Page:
Those: Sittipong Phokawattana / Shutterstock.com
Two things pose major challenges for investors: On the one hand, there are negative real interest rates of less than -5%, which make it increasingly difficult to achieve a positive real return on investment. On the other hand, high inflation also ensures that investors’ assets are constantly consumed. Imagine: with the current inflation rate of 8%, around 20% of purchasing power is lost after 3 years.
How do we assess the further development of financial markets in this area of tension? We’re keeping him updated with Madeleine Albright, the recently deceased former US secretary of state: “I’m a very worried optimist.” We too are optimistic with doubts.
We are bullish over the long term – stocks have proven to be the most successful asset class when it comes to really long time frames. Just one example: Between 1926 and 2021, the US S&P 500 index returned an average of 10.45% per year. Over the same period, US bonds returned around 5%.
Long-term investors can remain calm
Hence, for those who have the time and can withstand stock market fluctuations, stocks remain the most important asset class. If you haven’t invested in stocks yet (and this is still most Germans), it’s better to get in now than tomorrow.
With so much negative news, it’s not easy to stay optimistic. Businesses are already suffering from high inflation. In Germany, producer prices increased by around 33% in May compared to the previous year. For many businesses it will be crucial how massively high prices can be passed on to customers. The key word here is price power.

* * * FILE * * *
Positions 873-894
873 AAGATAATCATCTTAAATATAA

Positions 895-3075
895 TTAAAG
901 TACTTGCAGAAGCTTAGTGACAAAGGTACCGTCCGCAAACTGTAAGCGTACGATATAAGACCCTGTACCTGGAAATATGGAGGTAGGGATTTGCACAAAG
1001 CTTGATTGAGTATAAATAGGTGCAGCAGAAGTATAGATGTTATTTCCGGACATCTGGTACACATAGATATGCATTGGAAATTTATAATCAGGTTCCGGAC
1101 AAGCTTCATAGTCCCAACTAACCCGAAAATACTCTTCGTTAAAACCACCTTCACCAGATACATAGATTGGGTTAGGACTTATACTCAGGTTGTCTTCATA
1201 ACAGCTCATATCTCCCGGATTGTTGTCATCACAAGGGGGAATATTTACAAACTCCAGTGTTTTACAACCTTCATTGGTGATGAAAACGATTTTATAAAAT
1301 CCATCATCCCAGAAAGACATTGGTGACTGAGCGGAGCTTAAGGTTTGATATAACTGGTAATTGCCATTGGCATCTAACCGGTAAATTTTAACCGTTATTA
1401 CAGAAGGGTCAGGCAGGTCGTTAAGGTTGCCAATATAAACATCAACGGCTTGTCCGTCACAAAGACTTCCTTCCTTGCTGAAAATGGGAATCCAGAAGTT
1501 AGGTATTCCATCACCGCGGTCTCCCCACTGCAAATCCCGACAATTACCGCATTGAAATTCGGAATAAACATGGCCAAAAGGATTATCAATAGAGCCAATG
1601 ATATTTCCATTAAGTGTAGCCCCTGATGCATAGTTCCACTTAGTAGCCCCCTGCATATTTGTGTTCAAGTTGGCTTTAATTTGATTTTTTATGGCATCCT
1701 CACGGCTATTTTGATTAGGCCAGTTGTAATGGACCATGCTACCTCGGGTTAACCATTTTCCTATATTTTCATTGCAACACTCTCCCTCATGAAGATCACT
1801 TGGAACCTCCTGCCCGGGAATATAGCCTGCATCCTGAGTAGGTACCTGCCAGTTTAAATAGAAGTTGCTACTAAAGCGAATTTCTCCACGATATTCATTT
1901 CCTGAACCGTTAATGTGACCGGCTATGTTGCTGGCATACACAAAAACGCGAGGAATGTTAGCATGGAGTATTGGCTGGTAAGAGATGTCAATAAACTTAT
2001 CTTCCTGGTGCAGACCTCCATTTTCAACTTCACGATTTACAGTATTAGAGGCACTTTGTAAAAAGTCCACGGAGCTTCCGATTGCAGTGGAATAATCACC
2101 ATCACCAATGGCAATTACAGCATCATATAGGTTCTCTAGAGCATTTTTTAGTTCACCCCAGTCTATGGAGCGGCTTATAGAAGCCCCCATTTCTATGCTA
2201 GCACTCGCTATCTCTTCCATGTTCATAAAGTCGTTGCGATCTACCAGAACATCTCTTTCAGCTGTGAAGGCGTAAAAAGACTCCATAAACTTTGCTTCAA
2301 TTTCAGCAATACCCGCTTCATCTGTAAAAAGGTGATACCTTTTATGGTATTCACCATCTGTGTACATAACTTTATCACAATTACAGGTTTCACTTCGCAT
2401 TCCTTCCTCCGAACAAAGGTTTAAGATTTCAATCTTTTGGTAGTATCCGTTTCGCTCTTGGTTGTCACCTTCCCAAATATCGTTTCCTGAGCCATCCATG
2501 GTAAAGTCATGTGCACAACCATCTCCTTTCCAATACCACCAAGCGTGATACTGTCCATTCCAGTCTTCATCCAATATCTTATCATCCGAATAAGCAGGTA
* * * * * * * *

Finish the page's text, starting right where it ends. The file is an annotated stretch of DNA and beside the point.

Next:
Indeed, macro factors are now playing a much more important role than in previous years. In the meantime, it seemed that central banks would decide the game. Many large companies, especially in the technology sector, have developed excellently in an investment-friendly environment. But now things are slowly getting exciting back to the markets.
The decline in liquidity puts pressure on the financial markets
Warren Buffett once coined the phrase, “Only when the tide goes out, do you see who swam naked.” This image fits perfectly with the current market situation. With the flood of stock exchanges – equivalent to high prices – almost all market participants were wiped out. But now the water has withdrawn. because the almost unlimited liquidity provided by central banks is slowly being withdrawn from the market. So now we can see which companies can also hold their own in an environment with less liquidity.
At the same time, many market participants have to adjust to a “new normal”. So far, many investors have not seen a significant increase in inflation. Only veterans of the financial markets actually know the last phase with such high inflation rates in the 1970s and early 1980s. But for someone like me who has only been active on the stock markets for 20 good years, these conditions are new. As a result, new challenges arise for many investors.
Have we already seen the peak of inflation?
The fact is: the future trend of the stock exchanges will depend on the development of inflation rates. If things continue to grow significantly here, the situation is likely to get even worse. There is a risk of a massive drop in profits and margins for companies and a further drop in prices. However, if inflation turns around soon, then there is indeed hope of seeing a positive turnaround on the stock market as well.
After the recent surge in inflation, the question now remains: will we soon reach levels of 10 percent and beyond, or have we already peaked? This question is so important that I will answer in detail here in the next week, because there are numerous arguments in favor of one side or the other. Furthermore, I look at the evolution of the market in the first half of 2022, which resulted in losses for almost all asset classes.